The authorities at Squaw Valley Ski Resort in Olympic Valley, California, have just released a statement on the status of their water supply. In this latest update, Squaw Valley said it was making substantial progress in treating both the coliform bacteria and E. coli in the upper mountain’s water system.
Staff at Squaw Valley first discovered the presence of E. coli in their water supply in early November. Squaw Valley officials contacted the Placer County Department of Environmental Health on November 8th and the two teams have been working together ever since.
Squaw Valley’s press release blames October’s powerful rainstorm for the contamination of their new water system. This October rainstorm inundated the water system that serves both High Camp and Gold Coast, two high mountain resorts in Squaw Valley. This inundation led to the contamination of both E. coli and coliform bacteria.
The press release goes on to say Squaw Valley staff quickly noticed the contamination in this water system after a routine daily test. In addition to contacting the Placer County Department of Environmental Health, staff members also called the Squaw Valley Public Service District.
Numerous water safety experts immediately travelled to Squaw Valley to check out the situation. Squaw Valley continues to work with these experts and has pledged not to release their water to the public until they get a unanimous green light from authorities.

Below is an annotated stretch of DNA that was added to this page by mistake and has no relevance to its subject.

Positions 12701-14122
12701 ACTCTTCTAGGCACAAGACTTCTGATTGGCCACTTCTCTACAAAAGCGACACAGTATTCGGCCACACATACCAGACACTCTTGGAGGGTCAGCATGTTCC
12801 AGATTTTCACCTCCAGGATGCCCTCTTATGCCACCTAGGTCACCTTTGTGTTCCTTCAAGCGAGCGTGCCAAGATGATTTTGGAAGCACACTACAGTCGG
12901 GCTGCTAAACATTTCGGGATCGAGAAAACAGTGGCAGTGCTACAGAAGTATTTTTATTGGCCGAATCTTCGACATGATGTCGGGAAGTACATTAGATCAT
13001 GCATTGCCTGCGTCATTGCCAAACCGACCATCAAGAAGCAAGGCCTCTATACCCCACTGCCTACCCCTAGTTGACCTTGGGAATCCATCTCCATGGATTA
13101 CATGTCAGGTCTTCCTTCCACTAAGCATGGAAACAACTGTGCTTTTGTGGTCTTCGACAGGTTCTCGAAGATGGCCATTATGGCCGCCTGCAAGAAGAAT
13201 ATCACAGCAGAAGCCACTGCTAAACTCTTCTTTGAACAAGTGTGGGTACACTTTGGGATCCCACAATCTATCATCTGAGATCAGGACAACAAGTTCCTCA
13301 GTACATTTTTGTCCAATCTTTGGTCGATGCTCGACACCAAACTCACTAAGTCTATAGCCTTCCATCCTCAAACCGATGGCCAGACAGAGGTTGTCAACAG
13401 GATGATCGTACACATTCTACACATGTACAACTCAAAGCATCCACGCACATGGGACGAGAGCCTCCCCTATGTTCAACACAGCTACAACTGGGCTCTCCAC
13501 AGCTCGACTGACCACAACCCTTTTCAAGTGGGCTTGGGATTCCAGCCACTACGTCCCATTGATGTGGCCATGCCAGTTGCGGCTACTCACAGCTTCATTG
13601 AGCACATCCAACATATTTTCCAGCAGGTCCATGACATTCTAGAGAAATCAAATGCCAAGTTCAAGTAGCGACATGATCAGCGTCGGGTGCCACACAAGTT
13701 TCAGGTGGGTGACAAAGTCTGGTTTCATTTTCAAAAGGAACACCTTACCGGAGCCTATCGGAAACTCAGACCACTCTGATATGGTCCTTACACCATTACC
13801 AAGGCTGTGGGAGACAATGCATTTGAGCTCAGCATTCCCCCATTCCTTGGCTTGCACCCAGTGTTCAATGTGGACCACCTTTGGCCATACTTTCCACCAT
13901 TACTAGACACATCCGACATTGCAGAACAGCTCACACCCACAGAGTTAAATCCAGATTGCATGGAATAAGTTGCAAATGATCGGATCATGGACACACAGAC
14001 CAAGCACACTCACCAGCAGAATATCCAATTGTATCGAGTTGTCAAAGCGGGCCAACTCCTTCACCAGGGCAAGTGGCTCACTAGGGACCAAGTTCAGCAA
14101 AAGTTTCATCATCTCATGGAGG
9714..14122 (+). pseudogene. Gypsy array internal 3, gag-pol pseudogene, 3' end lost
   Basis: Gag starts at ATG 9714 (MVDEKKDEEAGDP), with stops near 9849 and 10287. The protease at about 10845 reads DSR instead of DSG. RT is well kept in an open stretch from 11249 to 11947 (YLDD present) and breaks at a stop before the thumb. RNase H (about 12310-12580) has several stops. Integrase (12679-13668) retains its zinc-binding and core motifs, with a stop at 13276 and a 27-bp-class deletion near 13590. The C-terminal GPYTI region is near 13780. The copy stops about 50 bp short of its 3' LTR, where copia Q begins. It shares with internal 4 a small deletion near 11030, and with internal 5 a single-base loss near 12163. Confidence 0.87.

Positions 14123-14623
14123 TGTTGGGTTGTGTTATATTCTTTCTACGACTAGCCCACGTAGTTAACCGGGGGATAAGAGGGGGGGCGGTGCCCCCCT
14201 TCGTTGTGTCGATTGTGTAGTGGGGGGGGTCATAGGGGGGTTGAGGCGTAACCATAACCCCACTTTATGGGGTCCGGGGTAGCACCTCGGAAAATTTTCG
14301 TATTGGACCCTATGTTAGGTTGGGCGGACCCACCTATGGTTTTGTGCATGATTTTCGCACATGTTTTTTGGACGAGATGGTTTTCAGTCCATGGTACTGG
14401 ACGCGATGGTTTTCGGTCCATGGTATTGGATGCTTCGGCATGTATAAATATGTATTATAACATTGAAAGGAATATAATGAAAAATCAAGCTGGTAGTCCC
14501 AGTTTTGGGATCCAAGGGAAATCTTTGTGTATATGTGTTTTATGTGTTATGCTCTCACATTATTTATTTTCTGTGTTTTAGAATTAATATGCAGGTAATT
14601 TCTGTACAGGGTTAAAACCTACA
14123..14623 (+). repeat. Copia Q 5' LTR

Once Squaw Valley found out about this contamination, it immediately shut down its water system for both High Camp and Gold Coast. In this latest report, Squaw Valley claims that no contaminated water was ever made available to their guests. In lieu of drinking water from their water system, Squaw Valley employees have provided guests at the upper mountain resorts with free bottled water.
Throughout the past several months, water treatment experts have treated the upper mountain water system extensively. There has been great improvement in the past few weeks. Recent tests show that there’s absolutely no E. coli in three of the four wells on the upper mountain. There’s also very little coliform in these three wells.
Although Squaw Valley is happy with this improvement, they continue to remain on high alert. All restaurants are closed on the upper mountain, and all guests are made aware of the situation. So far, no one has gotten sick due to this contamination issue.